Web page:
Sri Lanka’s annual inflation rate surged to more than 70% in August as it struggled with its worst economic crisis in more than 70 years.
Official data also showed food prices rose by 84.6% compared to a year ago.
The South Asian nation of 22m people was plunged into financial and political chaos this year as it faced a shortage of foreign currencies. The country has been unable to afford key imports – including fuel, fertiliser and medicine.
Last month, the Central Bank of Sri Lanka said it expected inflation to ease, as the country’s economy slowed, after peaking at about 70%.
Official figures released last week showed that the economy had contracted by 8.4% in the three months to the end of August.
Before the pandemic, Sri Lanka was heavily reliant on tourism for foreign currencies, including the US dollar.
However, border closures aimed to slow the spread of Covid-19 kept tourists away and took a major toll on the country’s economy.
That, along with years of financial mismanagement, led to Sri Lanka defaulting on its debts earlier this year.
Sri Lanka’s president fled the country before resigning in July after hundreds of thousands of people broke out in violent protests over a sharp increase in food and fuel costs.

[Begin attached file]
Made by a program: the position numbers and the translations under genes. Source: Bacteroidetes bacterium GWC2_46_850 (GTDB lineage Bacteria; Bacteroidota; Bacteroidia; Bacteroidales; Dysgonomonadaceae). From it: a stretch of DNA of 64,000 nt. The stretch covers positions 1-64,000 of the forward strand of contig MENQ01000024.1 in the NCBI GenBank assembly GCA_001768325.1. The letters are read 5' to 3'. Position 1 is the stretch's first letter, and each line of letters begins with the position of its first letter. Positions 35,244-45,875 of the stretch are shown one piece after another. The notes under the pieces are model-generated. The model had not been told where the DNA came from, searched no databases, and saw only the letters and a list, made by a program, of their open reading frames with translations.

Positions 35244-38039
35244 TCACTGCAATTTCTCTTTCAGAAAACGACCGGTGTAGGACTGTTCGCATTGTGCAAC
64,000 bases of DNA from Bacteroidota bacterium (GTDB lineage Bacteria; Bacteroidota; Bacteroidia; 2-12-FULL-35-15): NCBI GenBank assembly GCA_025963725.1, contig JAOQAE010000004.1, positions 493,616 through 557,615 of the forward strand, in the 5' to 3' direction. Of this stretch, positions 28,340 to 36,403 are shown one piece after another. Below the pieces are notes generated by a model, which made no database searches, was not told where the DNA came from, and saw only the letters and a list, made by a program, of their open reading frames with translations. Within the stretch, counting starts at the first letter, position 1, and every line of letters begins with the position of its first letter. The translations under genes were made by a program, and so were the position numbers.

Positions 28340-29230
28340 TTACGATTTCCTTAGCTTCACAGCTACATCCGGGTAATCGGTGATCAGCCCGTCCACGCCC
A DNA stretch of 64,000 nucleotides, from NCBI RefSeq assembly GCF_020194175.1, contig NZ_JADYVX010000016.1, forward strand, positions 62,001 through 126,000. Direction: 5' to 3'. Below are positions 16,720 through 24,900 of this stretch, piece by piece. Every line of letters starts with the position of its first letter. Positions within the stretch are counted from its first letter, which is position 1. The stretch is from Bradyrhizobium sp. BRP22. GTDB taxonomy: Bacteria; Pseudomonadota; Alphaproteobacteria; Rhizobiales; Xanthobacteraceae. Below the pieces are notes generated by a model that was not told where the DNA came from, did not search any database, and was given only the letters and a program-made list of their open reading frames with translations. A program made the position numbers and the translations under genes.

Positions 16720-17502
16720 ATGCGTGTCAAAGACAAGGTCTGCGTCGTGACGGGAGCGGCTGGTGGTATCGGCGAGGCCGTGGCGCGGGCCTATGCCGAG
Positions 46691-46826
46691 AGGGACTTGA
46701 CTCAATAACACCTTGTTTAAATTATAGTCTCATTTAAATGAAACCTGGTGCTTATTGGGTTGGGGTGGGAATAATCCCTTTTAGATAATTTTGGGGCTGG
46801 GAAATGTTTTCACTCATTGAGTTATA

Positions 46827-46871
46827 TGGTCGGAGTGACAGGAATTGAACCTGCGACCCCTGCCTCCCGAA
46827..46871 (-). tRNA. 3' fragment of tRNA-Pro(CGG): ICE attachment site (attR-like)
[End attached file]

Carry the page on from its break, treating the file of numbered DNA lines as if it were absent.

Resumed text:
Earlier this month, Sri Lanka reached a preliminary deal with the International Monetary Fund for a $2.9bn (£2.6bn) loan. However, the agreement hinges on the country receiving funds from private creditors.
On Tuesday, India said it had started talks with Sri Lanka on restructuring its debt and said it would also offer long-term investments. India previously provided almost $4bn financial aid to its smaller neighbour.
India also deferred payment of about $1.2bn on Sri Lankan imports and offered a credit line of $55m for fertiliser imports.
Sri Lankan government officials are due to meet creditors on Friday to discuss the extent of the country’s economic problems and a proposal to restructure its debts.